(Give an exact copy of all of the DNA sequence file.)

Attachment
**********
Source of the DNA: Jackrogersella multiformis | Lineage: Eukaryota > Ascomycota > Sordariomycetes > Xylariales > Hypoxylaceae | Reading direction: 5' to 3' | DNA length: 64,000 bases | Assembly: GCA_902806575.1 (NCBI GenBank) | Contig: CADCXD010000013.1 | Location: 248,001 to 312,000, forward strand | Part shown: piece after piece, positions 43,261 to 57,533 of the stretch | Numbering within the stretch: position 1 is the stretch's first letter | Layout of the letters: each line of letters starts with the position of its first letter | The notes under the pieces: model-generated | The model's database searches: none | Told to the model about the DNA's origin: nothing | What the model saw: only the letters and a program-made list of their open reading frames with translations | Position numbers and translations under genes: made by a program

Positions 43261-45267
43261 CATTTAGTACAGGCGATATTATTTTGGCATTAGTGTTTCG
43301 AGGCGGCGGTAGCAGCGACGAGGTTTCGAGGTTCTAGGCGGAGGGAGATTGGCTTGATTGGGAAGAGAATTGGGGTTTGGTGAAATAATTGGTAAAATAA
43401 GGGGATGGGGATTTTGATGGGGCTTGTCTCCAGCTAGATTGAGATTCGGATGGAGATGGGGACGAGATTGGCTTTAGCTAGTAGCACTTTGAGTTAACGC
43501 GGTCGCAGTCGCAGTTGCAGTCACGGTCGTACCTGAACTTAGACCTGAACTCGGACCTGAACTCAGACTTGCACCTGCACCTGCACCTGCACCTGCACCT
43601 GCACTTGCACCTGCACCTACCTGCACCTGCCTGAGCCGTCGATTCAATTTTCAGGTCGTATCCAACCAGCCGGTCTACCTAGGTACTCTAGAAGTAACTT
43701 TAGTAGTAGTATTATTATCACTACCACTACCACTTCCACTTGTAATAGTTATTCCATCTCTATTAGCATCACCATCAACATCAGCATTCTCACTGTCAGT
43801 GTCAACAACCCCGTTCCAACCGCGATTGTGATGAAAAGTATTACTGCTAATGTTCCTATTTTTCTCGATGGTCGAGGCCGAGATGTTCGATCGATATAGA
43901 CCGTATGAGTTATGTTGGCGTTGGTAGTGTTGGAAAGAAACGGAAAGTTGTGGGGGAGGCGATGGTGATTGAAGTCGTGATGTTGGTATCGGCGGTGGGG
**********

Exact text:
Source of the DNA: Jackrogersella multiformis | Lineage: Eukaryota > Ascomycota > Sordariomycetes > Xylariales > Hypoxylaceae | Reading direction: 5' to 3' | DNA length: 64,000 bases | Assembly: GCA_902806575.1 (NCBI GenBank) | Contig: CADCXD010000013.1 | Location: 248,001 to 312,000, forward strand | Part shown: piece after piece, positions 43,261 to 57,533 of the stretch | Numbering within the stretch: position 1 is the stretch's first letter | Layout of the letters: each line of letters starts with the position of its first letter | The notes under the pieces: model-generated | The model's database searches: none | Told to the model about the DNA's origin: nothing | What the model saw: only the letters and a program-made list of their open reading frames with translations | Position numbers and translations under genes: made by a program

Positions 43261-45267
43261 CATTTAGTACAGGCGATATTATTTTGGCATTAGTGTTTCG
43301 AGGCGGCGGTAGCAGCGACGAGGTTTCGAGGTTCTAGGCGGAGGGAGATTGGCTTGATTGGGAAGAGAATTGGGGTTTGGTGAAATAATTGGTAAAATAA
43401 GGGGATGGGGATTTTGATGGGGCTTGTCTCCAGCTAGATTGAGATTCGGATGGAGATGGGGACGAGATTGGCTTTAGCTAGTAGCACTTTGAGTTAACGC
43501 GGTCGCAGTCGCAGTTGCAGTCACGGTCGTACCTGAACTTAGACCTGAACTCGGACCTGAACTCAGACTTGCACCTGCACCTGCACCTGCACCTGCACCT
43601 GCACTTGCACCTGCACCTACCTGCACCTGCCTGAGCCGTCGATTCAATTTTCAGGTCGTATCCAACCAGCCGGTCTACCTAGGTACTCTAGAAGTAACTT
43701 TAGTAGTAGTATTATTATCACTACCACTACCACTTCCACTTGTAATAGTTATTCCATCTCTATTAGCATCACCATCAACATCAGCATTCTCACTGTCAGT
43801 GTCAACAACCCCGTTCCAACCGCGATTGTGATGAAAAGTATTACTGCTAATGTTCCTATTTTTCTCGATGGTCGAGGCCGAGATGTTCGATCGATATAGA
43901 CCGTATGAGTTATGTTGGCGTTGGTAGTGTTGGAAAGAAACGGAAAGTTGTGGGGGAGGCGATGGTGATTGAAGTCGTGATGTTGGTATCGGCGGTGGGG